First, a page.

Did you know that we can produce our own Vitamin D through our skin when its exposed to sunlight? I didn’t. I thought the only way we could get Vitamin D was through consumption of food such as fish, fish liver oils, eggs, and fortified dairy products.
It’s difficult to get Vitamin D through diet alone and even going outside to get our daily sun dosage may not cut it. Vitamin D deficiency is one of the most common vitamin deficiencies, with a growing number of Americans being deficient in the essential vitamin. Certain factors can increase your likelihood of Vitamin D deficiency like having darker skin, stay away from the sun, and adhering to a strict vegan diet. The question is how do we know we are deficient?
Here are the 5 warning signs of Vitamin D deficiency you should consult your primary physician about and pay attention to if they start to become a reoccurring issue:
- Bone and back pain can be a warning sign that you need to up your Vitamin D intake. Because Vitamin D is so intrinsically involved with bone health by helping our body absorb calcium, bone pain and back pain can be a signal that you do not have enough Vitamin D in your blood. One study has linked low Vitamin D levels in people to an increase in back, leg, and rib pain. Larger studies have revealed a pretty solid correlation between Vitamin D deficiency and lower back pain.
- Fatigue and muscle weakness can be a sign of multiple issues. Low levels of Vitamin D have been connected to chronic fatigue. Harvard researchers have linked vitamin D supplementation with increased muscle control, resulting in 20% fewer falls among adults around 60 years old. And one study showed a woman ridding herself of fatigue symptoms after taking Vitamin D supplements. However, because fatigue is a common symptom of many illnesses, fatigue alone can’t quite determine a Vitamin D deficiency.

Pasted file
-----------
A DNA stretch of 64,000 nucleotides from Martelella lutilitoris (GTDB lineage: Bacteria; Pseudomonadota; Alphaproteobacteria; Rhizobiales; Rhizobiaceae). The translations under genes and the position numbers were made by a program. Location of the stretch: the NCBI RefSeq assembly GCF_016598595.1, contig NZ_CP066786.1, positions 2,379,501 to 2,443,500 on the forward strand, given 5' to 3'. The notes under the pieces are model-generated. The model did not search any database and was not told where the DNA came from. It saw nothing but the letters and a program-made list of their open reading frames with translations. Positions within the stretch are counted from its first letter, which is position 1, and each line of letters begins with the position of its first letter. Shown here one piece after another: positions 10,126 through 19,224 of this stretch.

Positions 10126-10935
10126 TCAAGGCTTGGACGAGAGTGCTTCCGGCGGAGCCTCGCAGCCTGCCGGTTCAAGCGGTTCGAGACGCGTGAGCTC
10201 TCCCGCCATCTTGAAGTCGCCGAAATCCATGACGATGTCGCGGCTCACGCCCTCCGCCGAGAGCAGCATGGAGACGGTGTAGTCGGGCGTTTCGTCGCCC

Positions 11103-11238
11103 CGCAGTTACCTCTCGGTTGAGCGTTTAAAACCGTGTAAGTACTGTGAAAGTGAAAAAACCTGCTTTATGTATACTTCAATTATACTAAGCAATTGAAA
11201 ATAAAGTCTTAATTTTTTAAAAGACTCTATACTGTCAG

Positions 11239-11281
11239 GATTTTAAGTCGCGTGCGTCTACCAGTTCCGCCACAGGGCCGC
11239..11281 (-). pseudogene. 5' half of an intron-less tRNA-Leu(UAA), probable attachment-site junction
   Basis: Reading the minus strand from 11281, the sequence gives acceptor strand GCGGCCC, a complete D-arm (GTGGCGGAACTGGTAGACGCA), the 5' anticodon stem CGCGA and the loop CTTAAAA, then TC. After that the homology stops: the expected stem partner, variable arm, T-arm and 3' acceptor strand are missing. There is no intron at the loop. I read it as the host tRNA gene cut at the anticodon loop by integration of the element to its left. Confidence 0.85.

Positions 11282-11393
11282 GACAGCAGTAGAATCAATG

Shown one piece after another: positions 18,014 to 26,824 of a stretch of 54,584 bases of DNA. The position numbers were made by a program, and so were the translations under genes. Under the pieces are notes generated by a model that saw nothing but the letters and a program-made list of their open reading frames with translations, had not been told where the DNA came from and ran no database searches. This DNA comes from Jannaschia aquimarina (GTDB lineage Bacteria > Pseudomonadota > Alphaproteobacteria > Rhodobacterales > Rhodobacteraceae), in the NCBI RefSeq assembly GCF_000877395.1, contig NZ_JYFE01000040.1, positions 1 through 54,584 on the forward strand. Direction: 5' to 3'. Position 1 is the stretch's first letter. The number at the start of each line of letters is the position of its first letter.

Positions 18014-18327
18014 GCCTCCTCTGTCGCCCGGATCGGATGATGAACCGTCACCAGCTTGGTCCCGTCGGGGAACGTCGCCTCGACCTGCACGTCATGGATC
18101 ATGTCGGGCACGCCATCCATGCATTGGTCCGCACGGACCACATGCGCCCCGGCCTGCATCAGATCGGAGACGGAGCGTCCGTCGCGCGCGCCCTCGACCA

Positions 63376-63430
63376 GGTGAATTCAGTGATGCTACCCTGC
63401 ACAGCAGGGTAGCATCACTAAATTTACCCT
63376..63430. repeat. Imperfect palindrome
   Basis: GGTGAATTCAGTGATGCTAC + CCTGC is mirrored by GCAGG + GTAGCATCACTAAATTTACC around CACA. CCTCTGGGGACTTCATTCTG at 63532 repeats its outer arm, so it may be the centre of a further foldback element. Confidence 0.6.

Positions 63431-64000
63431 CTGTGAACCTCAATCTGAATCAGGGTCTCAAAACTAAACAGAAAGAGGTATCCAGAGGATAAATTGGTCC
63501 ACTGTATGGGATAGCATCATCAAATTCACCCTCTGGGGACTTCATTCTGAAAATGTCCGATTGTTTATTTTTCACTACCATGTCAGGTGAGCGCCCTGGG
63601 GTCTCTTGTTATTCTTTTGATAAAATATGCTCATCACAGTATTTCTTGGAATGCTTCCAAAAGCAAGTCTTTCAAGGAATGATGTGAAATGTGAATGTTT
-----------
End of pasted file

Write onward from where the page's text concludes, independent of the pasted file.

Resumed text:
- Getting sick often is probably the most common sign of a Vitamin D deficiency. Large studies have been done linking an increase in infections to deficiencies in Vitamin D in the bloodstream. Because Vitamin D plays an important role in keeping our immune system functioning and fighting fit, it is imperative we get our daily dosage of the vital vitamin.
- Depression can be a sign of low Vitamin D levels. We generally see more signs of depression during the winter due to a decrease in sunlight and increase in inclement weather. This is normally referred to as seasonal depression. However, researchers are starting to connect a lack of Vitamin D in the bloodstream to those with depression symptoms. Although more research is being done on low Vitamin D levels and depression, not enough research has been done yet.
- Slow progress in the healing of injuries can be a sign of low Vitamin D levels. Because Vitamin D is associated with the immune system and to our bone health, a person’s inability to heal quickly could easily be connected to a deficiency. One study done on dental patients showed a correlation between patients with Vitamin D deficiencies and compromised healing from dental surgeries. Another study showed that patients with low Vitamin D levels have higher levels of inflammatory markers that can compromise their ability to heal. However, despite these smaller scale studies, more research needs to be done on whether or not supplements could reverse or affect the healing process in patients low in Vitamin D.